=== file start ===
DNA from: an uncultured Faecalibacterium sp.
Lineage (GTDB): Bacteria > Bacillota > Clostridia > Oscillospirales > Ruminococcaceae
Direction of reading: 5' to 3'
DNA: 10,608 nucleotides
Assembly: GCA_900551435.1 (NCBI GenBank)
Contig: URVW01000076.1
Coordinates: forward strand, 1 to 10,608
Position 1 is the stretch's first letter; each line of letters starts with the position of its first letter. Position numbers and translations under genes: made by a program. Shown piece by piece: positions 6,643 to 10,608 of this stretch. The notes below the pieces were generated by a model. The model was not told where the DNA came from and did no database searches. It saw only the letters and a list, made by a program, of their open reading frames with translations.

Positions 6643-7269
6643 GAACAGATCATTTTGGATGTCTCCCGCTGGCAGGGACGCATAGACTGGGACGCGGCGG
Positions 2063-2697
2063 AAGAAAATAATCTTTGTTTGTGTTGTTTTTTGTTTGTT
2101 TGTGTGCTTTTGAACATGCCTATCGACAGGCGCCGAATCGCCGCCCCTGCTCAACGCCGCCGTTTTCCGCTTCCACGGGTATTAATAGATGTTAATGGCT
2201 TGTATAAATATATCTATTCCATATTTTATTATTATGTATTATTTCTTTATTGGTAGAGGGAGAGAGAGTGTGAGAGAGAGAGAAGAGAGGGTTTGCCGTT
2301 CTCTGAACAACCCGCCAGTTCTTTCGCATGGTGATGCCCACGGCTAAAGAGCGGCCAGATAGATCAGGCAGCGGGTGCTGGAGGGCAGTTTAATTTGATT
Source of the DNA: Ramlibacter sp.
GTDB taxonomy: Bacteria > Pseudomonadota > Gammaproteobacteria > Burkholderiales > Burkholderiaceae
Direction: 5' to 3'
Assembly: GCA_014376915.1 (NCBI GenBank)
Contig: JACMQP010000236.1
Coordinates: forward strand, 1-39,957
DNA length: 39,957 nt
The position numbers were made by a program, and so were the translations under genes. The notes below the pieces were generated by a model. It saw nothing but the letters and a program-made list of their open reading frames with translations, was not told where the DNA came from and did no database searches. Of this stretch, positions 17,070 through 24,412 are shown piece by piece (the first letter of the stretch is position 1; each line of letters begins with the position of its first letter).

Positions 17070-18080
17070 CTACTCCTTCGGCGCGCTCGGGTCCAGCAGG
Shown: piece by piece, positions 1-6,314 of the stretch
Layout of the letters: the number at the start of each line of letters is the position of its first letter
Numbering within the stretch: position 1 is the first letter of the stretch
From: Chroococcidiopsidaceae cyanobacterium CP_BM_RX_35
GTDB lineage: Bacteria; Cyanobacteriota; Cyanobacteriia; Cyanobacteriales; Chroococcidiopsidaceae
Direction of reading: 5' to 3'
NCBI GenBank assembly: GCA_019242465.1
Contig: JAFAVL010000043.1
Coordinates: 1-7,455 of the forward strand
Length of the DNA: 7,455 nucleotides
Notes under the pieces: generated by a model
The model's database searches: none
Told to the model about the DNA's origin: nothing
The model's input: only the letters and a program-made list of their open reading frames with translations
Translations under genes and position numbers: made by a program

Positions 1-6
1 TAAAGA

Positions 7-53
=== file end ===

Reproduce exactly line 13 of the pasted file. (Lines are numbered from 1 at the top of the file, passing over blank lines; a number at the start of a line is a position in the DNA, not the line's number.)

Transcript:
2101 TGTGTGCTTTTGAACATGCCTATCGACAGGCGCCGAATCGCCGCCCCTGCTCAACGCCGCCGTTTTCCGCTTCCACGGGTATTAATAGATGTTAATGGCT